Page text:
Identifying the neural substrates of schizophrenia is a key step in developing more targeted treatments or identifying molecular mechanisms. The tools of neuroimaging have substantially facilitated this search. For approximately the past decade, we have been exploring the hypothesis that patients with schizophrenia suffer from a "misconnection syndrome": a disturbance in a widely distributed network of brain regions. This misconnection leads in turn to impairment in the ability to integrate information ("thought disorder") that is the hallmark of schizophrenia. The proposed project examines both structural connectivity (using diffusion tensor imaging, or DTI) and functional connectivity using functional magnetic resonance imaging (fMR) to examine the "default network" during random episodic silent thought ("REST"). We will employ both a cross-sectional and a longitudinal design in order to examine whether impairments in structural and functional connectivity progress over time, based on our preliminary work suggesting that this is the case. We will collect MR data at baseline in first episode patients, chronic patients, and healthy normal volunteers. A subset of the first episode patients will be studied when they are still neuroleptic naive. Follow-up MR data will be obtained at two time points. Only a few studies to date have examined first episode patients. Ours will be one of the first to compare first episode patients and chronic patients, using a matched control group. There are very few studies examining the issue of progression or of medication effects with DTI. Neuroleptic naive subjects have never been examined, nor has DTI been applied in a longitudinal design. DTI and fMR provide different and complementary data about the brain;additional power is provided if this information can be integrated in a single analysis. We will use novel statistical techniques for "data fusion" to integrate the information from DTI measures of structural connectivity with fMR measures of functional connectivity. Thus the proposed work with is highly innovative.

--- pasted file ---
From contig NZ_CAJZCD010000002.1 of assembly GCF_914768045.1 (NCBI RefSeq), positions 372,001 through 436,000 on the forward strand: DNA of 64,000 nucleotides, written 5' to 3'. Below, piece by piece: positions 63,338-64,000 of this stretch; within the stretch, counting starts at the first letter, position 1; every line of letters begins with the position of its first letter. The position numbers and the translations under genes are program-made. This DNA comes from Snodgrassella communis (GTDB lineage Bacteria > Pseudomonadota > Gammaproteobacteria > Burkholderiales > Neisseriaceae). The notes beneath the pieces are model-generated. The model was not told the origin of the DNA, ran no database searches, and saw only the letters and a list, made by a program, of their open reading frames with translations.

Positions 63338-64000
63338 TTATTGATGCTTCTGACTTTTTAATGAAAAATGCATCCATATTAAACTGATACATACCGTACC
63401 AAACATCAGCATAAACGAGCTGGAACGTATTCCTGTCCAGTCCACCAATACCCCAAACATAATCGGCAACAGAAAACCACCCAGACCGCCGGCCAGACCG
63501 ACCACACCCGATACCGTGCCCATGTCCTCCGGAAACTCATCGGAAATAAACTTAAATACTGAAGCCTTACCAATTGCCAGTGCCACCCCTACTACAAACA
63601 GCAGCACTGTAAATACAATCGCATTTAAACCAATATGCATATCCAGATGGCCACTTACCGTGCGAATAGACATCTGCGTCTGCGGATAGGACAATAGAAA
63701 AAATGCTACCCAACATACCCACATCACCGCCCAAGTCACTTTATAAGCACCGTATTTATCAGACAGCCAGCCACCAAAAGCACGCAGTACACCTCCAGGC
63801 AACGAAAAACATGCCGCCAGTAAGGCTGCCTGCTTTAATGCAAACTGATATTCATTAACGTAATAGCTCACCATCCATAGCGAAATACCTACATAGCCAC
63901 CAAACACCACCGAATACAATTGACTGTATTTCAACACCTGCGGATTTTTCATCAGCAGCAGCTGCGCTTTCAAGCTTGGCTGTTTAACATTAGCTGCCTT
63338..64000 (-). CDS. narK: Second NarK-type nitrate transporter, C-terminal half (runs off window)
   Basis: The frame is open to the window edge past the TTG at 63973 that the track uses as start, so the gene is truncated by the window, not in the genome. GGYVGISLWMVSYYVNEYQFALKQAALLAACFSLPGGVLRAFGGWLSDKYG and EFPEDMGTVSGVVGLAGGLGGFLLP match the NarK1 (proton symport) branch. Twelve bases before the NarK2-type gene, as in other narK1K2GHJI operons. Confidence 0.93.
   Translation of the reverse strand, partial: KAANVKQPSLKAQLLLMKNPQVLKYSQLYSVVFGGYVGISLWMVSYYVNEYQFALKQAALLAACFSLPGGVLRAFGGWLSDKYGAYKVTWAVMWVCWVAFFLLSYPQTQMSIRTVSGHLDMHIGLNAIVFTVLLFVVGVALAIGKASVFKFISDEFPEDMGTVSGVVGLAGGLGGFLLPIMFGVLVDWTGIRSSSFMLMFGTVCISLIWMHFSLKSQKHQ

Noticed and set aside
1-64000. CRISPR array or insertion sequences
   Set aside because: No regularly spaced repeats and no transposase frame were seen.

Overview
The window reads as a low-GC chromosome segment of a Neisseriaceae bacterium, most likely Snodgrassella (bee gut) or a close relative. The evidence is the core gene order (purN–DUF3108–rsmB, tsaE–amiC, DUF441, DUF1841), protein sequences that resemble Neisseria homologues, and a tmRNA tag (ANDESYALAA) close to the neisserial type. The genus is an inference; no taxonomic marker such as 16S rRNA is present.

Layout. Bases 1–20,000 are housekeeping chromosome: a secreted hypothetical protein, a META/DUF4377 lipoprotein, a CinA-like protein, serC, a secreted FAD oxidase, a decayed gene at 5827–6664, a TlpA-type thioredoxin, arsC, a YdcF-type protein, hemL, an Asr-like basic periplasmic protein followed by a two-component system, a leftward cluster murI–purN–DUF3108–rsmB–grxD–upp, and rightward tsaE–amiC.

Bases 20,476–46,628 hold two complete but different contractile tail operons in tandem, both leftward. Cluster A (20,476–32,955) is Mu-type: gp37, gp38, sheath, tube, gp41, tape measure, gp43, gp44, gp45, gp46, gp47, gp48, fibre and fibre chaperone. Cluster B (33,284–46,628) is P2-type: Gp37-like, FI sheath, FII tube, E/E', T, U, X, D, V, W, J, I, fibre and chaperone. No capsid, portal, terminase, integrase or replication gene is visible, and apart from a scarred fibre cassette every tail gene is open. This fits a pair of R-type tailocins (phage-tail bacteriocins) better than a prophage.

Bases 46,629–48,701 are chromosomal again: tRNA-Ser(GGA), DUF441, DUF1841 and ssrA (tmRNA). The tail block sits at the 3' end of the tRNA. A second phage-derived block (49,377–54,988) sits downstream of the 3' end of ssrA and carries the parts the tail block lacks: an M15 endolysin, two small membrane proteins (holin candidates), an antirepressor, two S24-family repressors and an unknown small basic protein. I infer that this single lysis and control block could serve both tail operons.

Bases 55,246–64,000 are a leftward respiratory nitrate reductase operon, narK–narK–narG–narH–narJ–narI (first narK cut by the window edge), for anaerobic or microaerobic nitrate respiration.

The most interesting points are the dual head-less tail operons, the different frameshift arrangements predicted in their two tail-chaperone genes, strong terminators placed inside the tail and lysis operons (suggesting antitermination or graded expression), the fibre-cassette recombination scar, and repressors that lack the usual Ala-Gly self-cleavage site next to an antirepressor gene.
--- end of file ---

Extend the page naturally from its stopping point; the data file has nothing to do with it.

Identifying the neural substrates of schizophrenia is a key step in developing more targeted treatments or identifying molecular mechanisms. The proposed project explores both structural connectivity (using diffusion tensor imaging, or DTI) and functional connectivity using functional magnetic resonance imaging (fMR) to examine the default network during random episodic silent thought (REST). In this innovative study we will employ both a cross-sectional and a longitudinal design in order to examine whether impairments in structural and functional connectivity progress over time and the effects of medication on connectivity.
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